Viaene, Stijn, Derrig, Richard A., Baesens, Bart and Dedene, Guido
A comparison of state-of-the-art classification techniques for expert automobile insurance fraud detection
Journal of Risk and Insurance, 69, (3), .
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Several state–of–the–art binary classification techniques are experimentally evaluated in the context of expert automobile insurance claim fraud detection. The predictive power of logistic regression, C4.5 decision tree, k–nearest neighbor, Bayesian learning multilayer perceptron neural network, least–squares support vector machine, naive Bayes, and tree–augmented naive Bayes classification is contrasted. For most of these algorithm types, we report on several operationalizations using alternative hyperparameter or design choices. We compare these in terms of mean percentage correctly classified (PCC) and mean area under the receiver operating characteristic (AUROC) curve using a stratified, blocked, ten–fold cross–validation experiment.
We also contrast algorithm type performance visually by means of the convex hull of the receiver operating characteristic (ROC) curves associated with the alternative operationalizations per algorithm type. The study is based on a data set of 1,399 personal injury protection claims from 1993 accidents collected by the Automobile Insurers Bureau of Massachusetts. To stay as close to real–life operating conditions as possible, we consider only predictors that are known relatively early in the life of a claim. Furthermore, based on the qualification of each available claim by both a verbal expert assessment of suspicion of fraud and a ten–point–scale expert suspicion score, we can compare classification for different target/class encoding schemes.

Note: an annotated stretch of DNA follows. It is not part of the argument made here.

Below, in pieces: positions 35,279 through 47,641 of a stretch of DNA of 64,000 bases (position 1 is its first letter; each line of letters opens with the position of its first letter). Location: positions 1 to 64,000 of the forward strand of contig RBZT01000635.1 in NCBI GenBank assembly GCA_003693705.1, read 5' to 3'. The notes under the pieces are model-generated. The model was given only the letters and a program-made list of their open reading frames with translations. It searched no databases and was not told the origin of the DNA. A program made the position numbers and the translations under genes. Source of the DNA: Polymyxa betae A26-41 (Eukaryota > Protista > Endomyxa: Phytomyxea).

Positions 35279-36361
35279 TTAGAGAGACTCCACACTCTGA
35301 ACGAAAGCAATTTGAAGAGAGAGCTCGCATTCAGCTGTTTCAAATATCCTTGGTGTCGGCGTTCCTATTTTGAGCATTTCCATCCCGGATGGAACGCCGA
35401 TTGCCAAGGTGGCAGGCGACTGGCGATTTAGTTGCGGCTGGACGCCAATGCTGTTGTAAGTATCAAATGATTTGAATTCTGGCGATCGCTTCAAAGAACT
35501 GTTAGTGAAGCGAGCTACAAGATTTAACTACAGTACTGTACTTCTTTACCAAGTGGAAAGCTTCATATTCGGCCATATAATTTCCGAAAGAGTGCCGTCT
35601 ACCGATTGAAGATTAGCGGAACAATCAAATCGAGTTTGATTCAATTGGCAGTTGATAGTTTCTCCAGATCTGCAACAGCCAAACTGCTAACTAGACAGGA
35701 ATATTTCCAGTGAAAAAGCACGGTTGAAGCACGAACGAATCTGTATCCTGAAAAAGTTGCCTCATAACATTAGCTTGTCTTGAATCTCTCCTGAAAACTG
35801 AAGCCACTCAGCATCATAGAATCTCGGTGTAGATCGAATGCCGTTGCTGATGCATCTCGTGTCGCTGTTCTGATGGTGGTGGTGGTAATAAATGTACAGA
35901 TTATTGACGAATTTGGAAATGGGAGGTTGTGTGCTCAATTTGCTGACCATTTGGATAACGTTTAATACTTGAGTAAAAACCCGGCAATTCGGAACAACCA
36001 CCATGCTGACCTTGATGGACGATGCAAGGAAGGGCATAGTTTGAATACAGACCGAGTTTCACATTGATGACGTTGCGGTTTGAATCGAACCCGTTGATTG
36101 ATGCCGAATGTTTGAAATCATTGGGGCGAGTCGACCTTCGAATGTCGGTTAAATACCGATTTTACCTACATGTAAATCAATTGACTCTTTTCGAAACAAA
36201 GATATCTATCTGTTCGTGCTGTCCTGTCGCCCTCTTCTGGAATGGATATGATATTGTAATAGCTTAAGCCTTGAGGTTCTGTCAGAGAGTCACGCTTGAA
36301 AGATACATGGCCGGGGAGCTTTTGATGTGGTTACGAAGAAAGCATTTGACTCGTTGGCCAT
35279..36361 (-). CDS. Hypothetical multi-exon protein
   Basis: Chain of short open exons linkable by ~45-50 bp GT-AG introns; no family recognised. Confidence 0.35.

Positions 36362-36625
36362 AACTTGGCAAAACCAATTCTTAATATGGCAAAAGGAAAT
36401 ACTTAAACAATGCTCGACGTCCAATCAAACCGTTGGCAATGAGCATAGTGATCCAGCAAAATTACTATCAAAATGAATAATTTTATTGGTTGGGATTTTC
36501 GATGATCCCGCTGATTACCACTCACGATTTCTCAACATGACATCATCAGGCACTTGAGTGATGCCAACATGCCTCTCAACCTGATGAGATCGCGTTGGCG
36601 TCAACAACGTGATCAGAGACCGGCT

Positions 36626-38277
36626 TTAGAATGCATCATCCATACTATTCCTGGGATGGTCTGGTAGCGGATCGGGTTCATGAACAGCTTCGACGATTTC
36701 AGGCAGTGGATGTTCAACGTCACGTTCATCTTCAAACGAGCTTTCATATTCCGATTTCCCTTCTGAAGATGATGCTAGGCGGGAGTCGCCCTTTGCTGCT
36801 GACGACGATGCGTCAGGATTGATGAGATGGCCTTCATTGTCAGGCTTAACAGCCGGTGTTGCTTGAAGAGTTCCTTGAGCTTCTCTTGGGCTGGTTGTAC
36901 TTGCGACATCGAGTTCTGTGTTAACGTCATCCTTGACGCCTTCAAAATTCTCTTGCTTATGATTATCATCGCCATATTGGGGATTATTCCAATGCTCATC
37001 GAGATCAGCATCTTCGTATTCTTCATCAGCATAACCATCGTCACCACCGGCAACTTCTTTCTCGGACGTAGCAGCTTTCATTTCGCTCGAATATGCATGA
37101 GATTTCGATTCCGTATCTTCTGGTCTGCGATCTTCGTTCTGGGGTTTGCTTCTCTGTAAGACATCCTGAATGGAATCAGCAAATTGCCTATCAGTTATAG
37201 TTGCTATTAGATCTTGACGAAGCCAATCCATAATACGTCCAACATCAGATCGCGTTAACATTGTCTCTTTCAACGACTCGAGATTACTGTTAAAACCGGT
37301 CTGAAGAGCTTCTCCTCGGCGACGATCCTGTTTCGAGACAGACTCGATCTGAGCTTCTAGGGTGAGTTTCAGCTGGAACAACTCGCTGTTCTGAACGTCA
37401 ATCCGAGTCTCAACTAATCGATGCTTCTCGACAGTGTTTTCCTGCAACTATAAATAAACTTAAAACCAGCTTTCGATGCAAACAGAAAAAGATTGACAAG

Finally, we also investigate the added value of systematically collecting nonflag predictors for suspicion of fraud modeling purposes. From the observed results, we may state that: (1) independent of the target encoding scheme and the algorithm type, the inclusion of nonflag predictors allows us to significantly boost predictive performance; (2) for all the evaluated scenarios, the performance difference in terms of mean PCC and mean AUROC between many algorithm type operationalizations turns out to be rather small; visual comparison of the algorithm type ROC curve convex hulls also shows limited difference in performance over the range of operating conditions; (3) relatively simple and efficient techniques such as linear logistic regression and linear kernel least–squares support vector machine classification show excellent overall predictive capabilities, and (smoothed) naive Bayes also performs well; and (4) the C4.5 decision tree operationalization results are rather disappointing; none of the tree operationalizations are capable of attaining mean AUROC performance in line with the best. Visual inspection of the evaluated scenarios reveals that the C4.5 algorithm type ROC curve convex hull is often dominated in large part by most of the other algorithm type hulls.
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